The lynchpin of these efforts was the institutionalisation of regularly elected panchayats, or village councils, charged with planning development and distributing public funds. (Later prime minister Rajiv Gandhi extended this model nationwide.) For the first time, local affairs were run through popular consultation and proportional representation, which mitigated the overwhelming dominance of landlords, mill owners and moneylenders.
Between 1978 and 1982, the Left Front established 8,000 camps across the countryside to hold public meetings where tenant farmers could voice their grievances and learn about their legal rights. During the early, most active phase of Operation Barga, about 1.2 million sharecroppers, or bargadars, registered for protection against eviction and to ensure their landlords would give them a fair share of their produce.
Over the same period, an area of 800,000 acres was distributed to nearly 1.6 million households. This large-scale operation enlisted local people to identify holdings in excess of the statutory ceiling for transference to the state; after compensation these plots were assigned to mostly landless and marginal farmers. (It wasn’t until the early 1990s that women were granted deeds, since calls for ‘land to the tiller’ qualified only men.)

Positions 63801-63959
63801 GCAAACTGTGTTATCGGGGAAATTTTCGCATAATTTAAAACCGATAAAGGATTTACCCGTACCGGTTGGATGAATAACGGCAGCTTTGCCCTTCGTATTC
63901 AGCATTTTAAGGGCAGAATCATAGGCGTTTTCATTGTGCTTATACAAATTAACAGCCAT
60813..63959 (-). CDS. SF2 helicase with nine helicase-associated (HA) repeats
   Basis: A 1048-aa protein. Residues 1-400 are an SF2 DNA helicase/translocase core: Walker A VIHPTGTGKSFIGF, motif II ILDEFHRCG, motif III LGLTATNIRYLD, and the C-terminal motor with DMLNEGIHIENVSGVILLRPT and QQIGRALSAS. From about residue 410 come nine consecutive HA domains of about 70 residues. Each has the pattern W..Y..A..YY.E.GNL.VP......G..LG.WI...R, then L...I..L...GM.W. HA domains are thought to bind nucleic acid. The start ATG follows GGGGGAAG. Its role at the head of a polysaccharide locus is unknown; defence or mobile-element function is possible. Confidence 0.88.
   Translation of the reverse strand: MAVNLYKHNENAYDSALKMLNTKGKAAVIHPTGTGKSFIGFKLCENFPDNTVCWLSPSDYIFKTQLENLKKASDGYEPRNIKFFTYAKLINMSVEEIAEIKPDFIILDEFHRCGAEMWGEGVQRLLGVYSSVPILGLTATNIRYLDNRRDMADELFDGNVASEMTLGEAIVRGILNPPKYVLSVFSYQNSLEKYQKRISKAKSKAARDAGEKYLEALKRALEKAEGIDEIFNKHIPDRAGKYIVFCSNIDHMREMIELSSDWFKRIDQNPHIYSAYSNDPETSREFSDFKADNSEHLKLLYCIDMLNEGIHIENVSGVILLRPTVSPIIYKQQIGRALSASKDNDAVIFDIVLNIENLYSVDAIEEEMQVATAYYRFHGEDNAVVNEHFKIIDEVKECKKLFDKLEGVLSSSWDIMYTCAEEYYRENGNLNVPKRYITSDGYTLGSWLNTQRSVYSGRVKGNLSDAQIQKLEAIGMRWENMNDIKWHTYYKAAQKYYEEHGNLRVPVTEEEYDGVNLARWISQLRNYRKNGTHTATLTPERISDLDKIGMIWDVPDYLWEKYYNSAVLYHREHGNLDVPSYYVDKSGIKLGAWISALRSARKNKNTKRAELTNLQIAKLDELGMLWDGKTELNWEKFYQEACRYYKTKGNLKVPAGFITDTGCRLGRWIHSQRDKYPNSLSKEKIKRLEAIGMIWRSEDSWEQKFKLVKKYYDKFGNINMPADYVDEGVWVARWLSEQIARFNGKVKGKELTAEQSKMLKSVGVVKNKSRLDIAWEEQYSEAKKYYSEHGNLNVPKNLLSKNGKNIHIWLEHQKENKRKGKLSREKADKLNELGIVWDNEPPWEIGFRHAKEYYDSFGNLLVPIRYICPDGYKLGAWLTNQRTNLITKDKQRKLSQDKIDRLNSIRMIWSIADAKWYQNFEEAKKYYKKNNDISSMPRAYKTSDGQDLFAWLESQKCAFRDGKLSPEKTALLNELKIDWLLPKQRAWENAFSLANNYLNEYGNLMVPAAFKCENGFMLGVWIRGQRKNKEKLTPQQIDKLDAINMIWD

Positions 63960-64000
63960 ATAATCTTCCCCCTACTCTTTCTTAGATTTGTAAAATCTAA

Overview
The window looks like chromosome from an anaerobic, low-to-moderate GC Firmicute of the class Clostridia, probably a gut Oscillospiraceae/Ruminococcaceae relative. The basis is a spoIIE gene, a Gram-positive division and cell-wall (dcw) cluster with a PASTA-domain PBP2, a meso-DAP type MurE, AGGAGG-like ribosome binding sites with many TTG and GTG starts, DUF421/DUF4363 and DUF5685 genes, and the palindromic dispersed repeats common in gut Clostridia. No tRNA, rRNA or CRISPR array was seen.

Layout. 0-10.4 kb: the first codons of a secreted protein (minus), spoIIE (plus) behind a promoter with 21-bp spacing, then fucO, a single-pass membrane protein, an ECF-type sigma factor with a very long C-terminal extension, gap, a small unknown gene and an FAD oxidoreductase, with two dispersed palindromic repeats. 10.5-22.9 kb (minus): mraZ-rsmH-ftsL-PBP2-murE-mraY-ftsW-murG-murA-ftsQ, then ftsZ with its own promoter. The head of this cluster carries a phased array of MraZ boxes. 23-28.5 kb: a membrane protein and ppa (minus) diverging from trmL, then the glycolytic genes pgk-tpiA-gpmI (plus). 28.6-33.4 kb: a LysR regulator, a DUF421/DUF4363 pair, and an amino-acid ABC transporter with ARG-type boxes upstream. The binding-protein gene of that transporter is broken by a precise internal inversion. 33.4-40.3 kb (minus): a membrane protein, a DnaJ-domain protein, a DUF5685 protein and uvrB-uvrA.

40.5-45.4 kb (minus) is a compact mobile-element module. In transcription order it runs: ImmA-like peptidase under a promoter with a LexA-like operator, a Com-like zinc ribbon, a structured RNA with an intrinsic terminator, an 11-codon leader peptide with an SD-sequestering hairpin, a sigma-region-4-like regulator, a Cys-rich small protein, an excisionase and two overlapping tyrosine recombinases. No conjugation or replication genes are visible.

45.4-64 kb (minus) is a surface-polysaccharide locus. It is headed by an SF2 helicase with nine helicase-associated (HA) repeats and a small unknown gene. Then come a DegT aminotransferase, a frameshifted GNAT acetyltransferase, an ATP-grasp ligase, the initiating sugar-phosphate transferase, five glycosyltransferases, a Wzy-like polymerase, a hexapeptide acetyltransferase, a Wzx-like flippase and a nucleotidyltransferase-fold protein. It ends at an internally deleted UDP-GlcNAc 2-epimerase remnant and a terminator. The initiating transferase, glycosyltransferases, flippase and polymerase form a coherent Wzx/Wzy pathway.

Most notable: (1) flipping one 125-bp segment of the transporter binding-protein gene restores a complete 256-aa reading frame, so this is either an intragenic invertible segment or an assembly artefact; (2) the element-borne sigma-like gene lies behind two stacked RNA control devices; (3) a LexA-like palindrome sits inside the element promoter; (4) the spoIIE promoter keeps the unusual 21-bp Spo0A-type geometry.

Ultimately these measures were modest but widespread – nearly two thirds of cultivators at the time were beneficiaries of land reforms. Decentralised administration combined with enhanced social and economic stability improved living conditions and reduced indebtedness. On the opposite coast in Kerala, where they had been elected to form one of the world’s first democratic communist-led governments, the CPM implemented similar policies on a smaller scale. However, they were less electorally entrenched there and had to focus more on grassroots organising – which contributed to leaps in human development.
Mass-literacy programmes were something of an afterthought for the Bengali CPM. But in the early 1990s, their Keralan comrades mobilised a popular-education campaign that helped bring the state up to nearly full literacy. High female literacy in particular facilitated a decline in infant mortality and fertility rates. Kerala has also enjoyed more social spending as the Congress and Left coalitions compete for voters in the alternation of governments.